The measure of a life

The recent horror in Pennsylvania made me think that we Americans have trouble taking the measure of a human life.  Or at least, the TV talking heads and opinionators have trouble, even unto cluelessness.  A man murdered half a dozen girls.  He had plainly intended to molest them.  What more is there to say?

Well, I heard a female TV psychologist say, “While we don’t know it for a fact, I can speculate that he had himself been molested when he was a child.”

Beyond the triviality of such speculation, the point seemed to be that the murderer couldn’t help himself.  He had been speculatively molested:  therefore, a murderer of innocent children.

This is the “resistance is futile” school of human behavior.  Here, we are in the grip of forces beyond our control.  The measure of a human life is no higher than that of a finely calibrated machine.  The Pennsylvania murders are the result of a malfunction.  The loss of the young girls is a regrettable waste but not a problem of morality.  In the “resistance is futile” universe, there are no problems of morality.  There are only the mechanical laws of life.

The murderer, in this awful case, blew his own brains out.  What fate did he deserve, if captured?  Pennsylvania has only executed three criminals since 1976.  The state would appear to place a high valuation on the lives of law-breakers, even killers.  It is fair to ask whether, from a moral perspective, this is actually the case.

The debate over capital punishment is really about the measure of a human life.  Arguments against capital punishment are both practical and moral.  This European Union human rights functionary, for example, maintains that “the administration of state killing via the judicial system serves no useful purpose in preventing crime but can have a brutalizing effect on societies that inflict it.”

Properly understood, however, both arguments are of the mechanistic variety.  Both contend that the laws of momentum regarding capital punishment impose brutalizing rather than preventive effects “on societies.”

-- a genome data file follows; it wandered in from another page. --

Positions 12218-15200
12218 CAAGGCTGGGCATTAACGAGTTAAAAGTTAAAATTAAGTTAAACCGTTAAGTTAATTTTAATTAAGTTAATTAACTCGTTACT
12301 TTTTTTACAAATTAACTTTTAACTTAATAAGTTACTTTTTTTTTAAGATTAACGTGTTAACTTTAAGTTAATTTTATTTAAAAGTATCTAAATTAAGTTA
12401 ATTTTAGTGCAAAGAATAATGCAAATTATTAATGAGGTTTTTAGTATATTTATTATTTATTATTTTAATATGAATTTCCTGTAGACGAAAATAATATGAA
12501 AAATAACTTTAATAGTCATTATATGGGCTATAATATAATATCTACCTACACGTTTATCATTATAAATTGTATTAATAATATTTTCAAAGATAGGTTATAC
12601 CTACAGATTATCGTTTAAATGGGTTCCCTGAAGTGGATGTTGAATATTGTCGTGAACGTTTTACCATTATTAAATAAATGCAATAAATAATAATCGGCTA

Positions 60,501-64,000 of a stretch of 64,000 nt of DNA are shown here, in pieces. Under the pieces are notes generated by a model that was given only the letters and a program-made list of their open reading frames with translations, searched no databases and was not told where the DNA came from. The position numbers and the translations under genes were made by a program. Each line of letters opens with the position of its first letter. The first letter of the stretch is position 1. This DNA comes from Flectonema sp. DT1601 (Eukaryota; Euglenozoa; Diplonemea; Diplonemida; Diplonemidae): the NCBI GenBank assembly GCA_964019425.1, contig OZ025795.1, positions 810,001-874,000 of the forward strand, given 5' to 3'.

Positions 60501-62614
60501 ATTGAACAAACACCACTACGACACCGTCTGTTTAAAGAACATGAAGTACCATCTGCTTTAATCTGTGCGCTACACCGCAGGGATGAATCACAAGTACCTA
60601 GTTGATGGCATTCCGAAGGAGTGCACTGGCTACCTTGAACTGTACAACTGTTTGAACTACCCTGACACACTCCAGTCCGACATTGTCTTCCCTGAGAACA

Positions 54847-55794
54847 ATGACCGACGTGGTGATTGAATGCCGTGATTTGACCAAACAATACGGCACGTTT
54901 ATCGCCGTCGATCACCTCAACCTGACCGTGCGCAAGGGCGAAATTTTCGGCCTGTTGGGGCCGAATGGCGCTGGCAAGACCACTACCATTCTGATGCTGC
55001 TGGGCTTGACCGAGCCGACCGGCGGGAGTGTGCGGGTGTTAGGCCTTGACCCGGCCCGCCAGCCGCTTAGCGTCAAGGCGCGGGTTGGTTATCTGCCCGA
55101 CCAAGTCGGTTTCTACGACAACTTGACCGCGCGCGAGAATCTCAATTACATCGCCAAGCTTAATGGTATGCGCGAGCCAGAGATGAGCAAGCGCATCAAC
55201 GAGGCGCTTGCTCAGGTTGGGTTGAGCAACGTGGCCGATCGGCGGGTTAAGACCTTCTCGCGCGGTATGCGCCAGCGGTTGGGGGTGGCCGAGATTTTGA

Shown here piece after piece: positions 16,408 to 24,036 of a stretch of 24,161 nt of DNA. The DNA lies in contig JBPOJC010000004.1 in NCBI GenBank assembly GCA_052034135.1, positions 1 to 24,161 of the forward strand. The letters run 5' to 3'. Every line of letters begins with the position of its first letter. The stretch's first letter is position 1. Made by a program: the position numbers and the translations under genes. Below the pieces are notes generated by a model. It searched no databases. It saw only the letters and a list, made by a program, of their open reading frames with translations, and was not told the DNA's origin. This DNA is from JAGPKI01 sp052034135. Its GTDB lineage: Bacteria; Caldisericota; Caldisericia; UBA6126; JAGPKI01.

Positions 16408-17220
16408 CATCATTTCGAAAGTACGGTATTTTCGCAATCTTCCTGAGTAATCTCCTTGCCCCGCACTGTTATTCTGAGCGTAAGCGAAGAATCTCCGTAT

The rights and wrongs of individual acts — the punishment or mercy these deserve —  aren’t part of the equation.  Our EU worthy would consider such an approach to be simplistic or worse:  barbaric.  “In a genuinely civilized and humane society you do not have the death penalty.”  If human action belongs to mechanics rather than morality, this proposition is undoubtedly true.

But then the same would be true of imprisonment.  Jail time doesn’t deter crime, and if executing criminals brutalizes society, what are we to say of the practice of penning them, like animals, in cages?  The concept of individual crime and punishment has no place in social mechanics.  Malfunctions should be fixed, not punished.  On this principle, the Vietnamese Communists, who believed in vast historical forces, sent their political prisoners to “reeducation” camps.

The Europeans have moved in a different direction.  They have trivialized crime by imposing trivial punishments.  The man who gunned down Pim Fortuyn, the probable next prime minister of The Netherlands, received an 18-year sentence and, if “rehabilitated,” could let loose before he’s 45.  He can still vote in Dutch elections.  A former bodyguard of Yugoslav dictator Slobodan Milosevic was condemned of war crimes at The Hague, then promptly set free.

Trivializing the consequences of human actions, no matter how vicious or vile, has profound implications:  human life itself becomes trivial, childish, and ignoble, a mere byproduct of inscrutable but all-powerful forces.  Its value is low — it can be snuffed out violently with little consequence.

Despite our televised psychologists, Americans think differently.  We have faith in individual morality.  Whatever the forces at work on each individual, he is, in a fundamental way, free.  The measure of a person, then, must be the sum of his actions:  we strive for good character, even nobility, and we admire those who achieve it.  Equally, we despise bullying, selfishness, and cowardice.  Those who engage in such low behaviors bring the measure of humanity down for all.

In the matter of capital punishment, we believe that individual inviolability is contingent rather than absolute.  Each of us is a moral agent, which means that our actions matter.  At a certain point, when we deprive others of life or dignity, we forfeit our own:  our license as moral agents expires.

This has nothing to do with deterring crime or any social effect.  It’s nothing more than just desserts.  Where the point of expiration lies is a fair moral and political question.  I myself would consider only the most heinous murderers for execution.  Others would disagree, on the principle that a killer is a killer.

But if human life matters most, then the malicious taking of innocent life condemns the killer to the greatest penalty.  In a dim, inchoate way, the murderer of the five Amish girls must have understood that, as he put an end to his own wretched life.


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